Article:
Obviously, music means a great deal to me. It always has. It can get me through the “rough patches” It can add to the happiness of certain moments. It can etch its way into my soul to reflect a time or a feeling. It can comfort and soothe me. Music can allow my mind to take flight. Certain musical artists are able to touch me in places that are impossible to map. …those corners in the soul that we stumble upon from time to time, but may not always be able to find at will.

Artists who have found those places in me are fairly predictable if you’ve read more than a few postings in my blog or if you know me.

Barbra Streisand (duh! …the sound of her voice is like a warm hug for me), Tori Amos, Ryuichi Sakamoto, Joni Mitchell, Laura Nyro, Stevie Nicks, Rickie Lee Jones, Billie Holiday, Bjork, Ella, Led Zeppelin, Mary J. Blige, The Who, John Lennon, Leonard Cohen, Nina, Kate Bush, Peter Gabriel, Rosemary Clooney, Emmylou Harris, Cocteau Twins, Erykah Badu, Carly Simon, Harold Budd and Mitsuko Uchida continue to weave their way into ever expanding places within my psyche. And, I am all the better for it. There are others, but these are the ones that spring to my mind as I write this.

Other artists have had an impact on who I am, but no longer seem to connect with me the way they did in the past. At one time in my life I found great strength from the work of the Patti Smith Group. However, when I listen to she and her band now I feel as if I am on the verge of “re-visiting” times I would rather forget. Pink Floyd used to be a powerful muse during my late high school and college years, but as I grew away from the joys of pot their music failed to reach me. And, too, their work brings me back to a place that was filled with pain and confusion. But, even this speaks of the power of music.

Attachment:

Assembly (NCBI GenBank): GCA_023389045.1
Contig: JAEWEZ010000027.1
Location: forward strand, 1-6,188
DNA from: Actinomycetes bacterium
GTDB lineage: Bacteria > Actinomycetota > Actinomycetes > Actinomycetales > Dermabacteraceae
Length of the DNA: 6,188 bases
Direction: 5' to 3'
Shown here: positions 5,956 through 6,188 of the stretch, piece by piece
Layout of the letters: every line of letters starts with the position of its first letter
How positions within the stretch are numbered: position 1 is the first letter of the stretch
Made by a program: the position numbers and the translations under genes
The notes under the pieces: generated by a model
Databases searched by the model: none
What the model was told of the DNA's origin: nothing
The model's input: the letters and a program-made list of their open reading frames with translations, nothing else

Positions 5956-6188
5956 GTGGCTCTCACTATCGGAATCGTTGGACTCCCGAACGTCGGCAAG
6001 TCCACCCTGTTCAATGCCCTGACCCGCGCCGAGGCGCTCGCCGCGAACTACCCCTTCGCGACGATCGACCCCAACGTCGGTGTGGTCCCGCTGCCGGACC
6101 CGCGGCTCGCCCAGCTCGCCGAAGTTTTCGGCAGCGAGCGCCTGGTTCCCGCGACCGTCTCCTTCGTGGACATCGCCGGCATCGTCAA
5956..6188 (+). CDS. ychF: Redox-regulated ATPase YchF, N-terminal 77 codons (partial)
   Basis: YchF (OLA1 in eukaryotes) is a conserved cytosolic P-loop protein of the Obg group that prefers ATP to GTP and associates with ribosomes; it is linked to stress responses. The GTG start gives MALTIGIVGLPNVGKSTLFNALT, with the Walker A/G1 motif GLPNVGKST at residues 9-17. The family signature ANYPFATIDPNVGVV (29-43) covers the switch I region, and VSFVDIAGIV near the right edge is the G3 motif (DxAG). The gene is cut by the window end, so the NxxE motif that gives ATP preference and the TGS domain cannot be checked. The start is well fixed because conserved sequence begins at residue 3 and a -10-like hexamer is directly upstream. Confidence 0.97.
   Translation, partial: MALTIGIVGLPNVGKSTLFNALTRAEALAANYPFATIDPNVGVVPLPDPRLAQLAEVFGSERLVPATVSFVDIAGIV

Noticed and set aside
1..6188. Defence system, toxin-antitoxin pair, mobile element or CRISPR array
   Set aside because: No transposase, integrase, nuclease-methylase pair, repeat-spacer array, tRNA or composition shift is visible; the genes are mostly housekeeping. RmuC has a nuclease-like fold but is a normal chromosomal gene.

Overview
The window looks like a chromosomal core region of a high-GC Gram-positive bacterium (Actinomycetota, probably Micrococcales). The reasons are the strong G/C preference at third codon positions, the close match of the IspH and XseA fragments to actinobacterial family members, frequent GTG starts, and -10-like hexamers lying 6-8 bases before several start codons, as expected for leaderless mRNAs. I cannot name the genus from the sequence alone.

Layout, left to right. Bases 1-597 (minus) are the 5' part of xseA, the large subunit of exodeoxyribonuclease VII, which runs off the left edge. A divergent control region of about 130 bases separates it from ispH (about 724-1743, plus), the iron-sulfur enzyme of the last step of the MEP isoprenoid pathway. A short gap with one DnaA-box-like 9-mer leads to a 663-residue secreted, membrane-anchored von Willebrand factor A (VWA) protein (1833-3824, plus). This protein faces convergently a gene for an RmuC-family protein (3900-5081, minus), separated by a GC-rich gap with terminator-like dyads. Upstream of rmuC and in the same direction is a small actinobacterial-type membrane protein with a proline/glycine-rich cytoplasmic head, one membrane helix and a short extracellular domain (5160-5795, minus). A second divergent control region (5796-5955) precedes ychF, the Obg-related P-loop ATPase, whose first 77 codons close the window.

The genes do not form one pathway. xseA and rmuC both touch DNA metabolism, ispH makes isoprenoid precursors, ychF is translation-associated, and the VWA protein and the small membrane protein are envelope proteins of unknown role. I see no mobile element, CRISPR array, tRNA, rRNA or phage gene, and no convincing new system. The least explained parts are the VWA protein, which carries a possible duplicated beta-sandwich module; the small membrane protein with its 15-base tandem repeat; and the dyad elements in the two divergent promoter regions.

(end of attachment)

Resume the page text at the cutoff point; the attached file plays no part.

Not that the other artists I’ve listed don’t make me think of things sad or horrible. But somehow the touch of their music is more tender and shows me how far I’ve come vs. how much farther I have to go.

There are a few new artists who seem to be finding a way into my framework. Lizz Wright, Bright Eyes, Malia, Patty Griffin, Karen Ann and Damien Rice.

These thoughts about music came to me after something I read which I wish I had written. The words so perfectly capture my feelings about the power of an artist’s music so beautifully. Of Billie Holiday and the first time she heard a recording of her voice, Julia Blackburn (a briliant writer) writes:

“…Suddenly and quite unexpectedly, a woman’s voice arrived. She flew in there among them [the muscians] like a bird and I realised that all the instruments had been waiting to welcome her. To my surprise she didn’t seem to care about the beat which they wove around her, and she kept pulling at it and stretching it until I thought she had lost it entirely. But just when it seemed too late, she was back again. …She sounded so close and familiar. It was as if she was looking straight at me. …she was telling me that things change, life moves on, laughter is followed by tears, and tears are followed by laughter. After you have been knocked to the floor, you rise up and get on your feet again. …even the saddest songe were full of courage. It was as if just the fact of singing was in itself a triumph and a way of dealing with despair. …she was strong and I was made strong by listening to her.”